In this work, an analytic solution for the hydrodynamic dispersion of silver colloidal nanoparticles released into an oscillatory electroosmotic flow between microelectrodes of axially variable shape is presented. The longtime colloid concentration response is derived using the homogenization method together with multiplescale analysis. The results indicate that the deposition of nanoparticles onto the surface of the microelectrodes depends on the rate constant β of solute reaction at the wall, on the angular frequency ω, and mainly on the induced pressure gradient that arises due to the variable geometrical shape of the walls. For suitable values of the previous parameters, we show that colloidal nanoparticle concentration can be enhanced as well as choosing the location where it will happen.
I. INTRODUCTION
Having its origins in microanalytical methods, microfluidics enables the controlled manipulation and processing of fluids down to attoliter volume range, with high accuracy.^{1} In the context of sensing, microfluidics has advanced the sensitivity and resolution of detection systems by employing minute volumes of samples and reagents that would require high volumes (several orders of magnitude in comparison) when using established macroscopic techniques. Even with the remarkable advances made in the field of microfluidics and their demonstrated impact in the analytical chemistry field, detailed analysis of the transport of analyte to the active sensing surface of micro and nanostructured sensors is yet to be performed. As a sensing mechanism, surfaceenhanced Raman scattering (SERS) is an emerging technology that provides a specific spectral fingerprint of an analyte via inelastic light scattering from a sample,^{2} amplifying singlemolecule detection, thus enabling its identification.^{3} A major obstacle of SERS is its low signal intensity. The use of metallic (e.g., Ag, Au, or Al) nanostructures has been proposed for increasing the low SERS sensing signal,^{4–6} where the enhancement of analyte detection (illicit drugs, food contaminants, pesticides, etc.) efficiency has been achieved.^{7,8} In addition, it has been shown that the SERS signal intensity of target analytes was enhanced by means of concentration amplification when alternating current (AC) electric field effects were used for the collection of the analyte onto the detection site. These electric field effects were made possible with the incorporation of microelectrodes into the SERS active substrate and were shown to be dependent on the microelectrode shape and configuration (e.g., round,^{7} triangular,^{9} and rectangular^{10} shapes). Thus, a combination of electrokinetic phenomena, such as electroosmosis and electrophoresis, with a correct microelectrode design can further improve the SERS signal.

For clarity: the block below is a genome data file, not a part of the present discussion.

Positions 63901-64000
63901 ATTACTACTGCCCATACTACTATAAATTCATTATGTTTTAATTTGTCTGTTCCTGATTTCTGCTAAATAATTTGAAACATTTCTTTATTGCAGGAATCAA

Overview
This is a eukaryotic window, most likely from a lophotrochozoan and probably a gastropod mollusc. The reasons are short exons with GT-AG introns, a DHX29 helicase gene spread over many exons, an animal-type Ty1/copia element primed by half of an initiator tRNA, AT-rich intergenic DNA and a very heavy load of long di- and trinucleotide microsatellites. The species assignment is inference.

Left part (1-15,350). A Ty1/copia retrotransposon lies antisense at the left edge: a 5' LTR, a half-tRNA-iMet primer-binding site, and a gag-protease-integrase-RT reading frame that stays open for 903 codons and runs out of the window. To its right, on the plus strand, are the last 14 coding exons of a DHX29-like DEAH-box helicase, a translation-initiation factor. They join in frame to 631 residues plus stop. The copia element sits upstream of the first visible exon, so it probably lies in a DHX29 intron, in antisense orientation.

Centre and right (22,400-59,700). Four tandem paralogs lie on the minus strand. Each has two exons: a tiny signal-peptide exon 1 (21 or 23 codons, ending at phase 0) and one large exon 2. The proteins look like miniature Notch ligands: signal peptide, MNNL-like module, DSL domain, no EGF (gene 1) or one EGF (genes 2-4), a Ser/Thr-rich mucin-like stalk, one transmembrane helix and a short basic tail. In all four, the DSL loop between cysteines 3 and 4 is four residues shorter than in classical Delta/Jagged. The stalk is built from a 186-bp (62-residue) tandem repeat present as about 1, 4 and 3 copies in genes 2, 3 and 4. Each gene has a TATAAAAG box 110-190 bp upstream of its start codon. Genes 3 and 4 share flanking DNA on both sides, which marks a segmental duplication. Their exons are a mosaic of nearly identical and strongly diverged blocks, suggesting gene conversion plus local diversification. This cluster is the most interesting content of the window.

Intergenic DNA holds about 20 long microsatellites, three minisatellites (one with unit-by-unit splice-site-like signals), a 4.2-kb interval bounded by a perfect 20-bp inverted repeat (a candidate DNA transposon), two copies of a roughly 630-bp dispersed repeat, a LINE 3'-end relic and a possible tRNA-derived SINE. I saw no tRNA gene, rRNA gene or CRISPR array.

Electroosmosis consists of the movement of an electrolyte solution relative to a stationary charged surface induced by an external electric potential.^{11,12} If an oscillatory electroosmotic flow (OEF) is used, as a consequence of using AC, the solute being carried by the fluid will be subject to mass transfer beyond molecular diffusion, known as Taylor dispersion.^{13} This dispersion effect has been shown to be dependent on the fluid speed, crosssectional geometry, and the AC angular frequency,^{14} where the latter has already enabled maximum electrodeposition in a parallel flat porous plate by operating near resonant frequency.^{15} In this sense, a lot of analytical, experimental, and numerical studies in oscillatory flows have been developed to enhance the dispersion of a passive solute in a variety of circumstances.^{16–23}
Under an externally applied AC field, an induced dipole dependent on the electric frequency will develop on the polarized particles, creating an interaction with the AC electric field known as the dielectrophoretic effect (DEP)^{24} and a particle motion called electrophoresis.^{25} This particle motion is caused by the action of a force, known as dielectrophoretic force, which can be either attractive or repulsive according to the orientation on the dipole. On this subject, Hölzel et al.^{26} conclude that even when electrohydrodynamic effects (i.e., electroosmotic flow) interfere with dielectrophoresis,^{27} a large DEP force will be felt in the nanoparticles as a consequence of charge movements both in the Stern layer and in the diffuse double layer, which surrounds the particles in an aqueous solution. In a similar manner, Dies et al.^{28} considered the DEP force as the primary force of nanoparticle assembly. In their analysis, the electrical double layer (EDL) at the microelectrodes is AC frequency dependent, where a threshold between fully developed and not formed is shown, obtaining an intermediate frequency where the AC electroosmotic flow is maximized. From another standpoint, Green et al.^{29} stated that the force exerted by the fluid on the particles was more than sufficient to override the DEP force at low frequencies. Furthermore, the fluid flow shows a great dependence on the AC frequency, increasing and falling in magnitude as the frequency is decreased.^{30}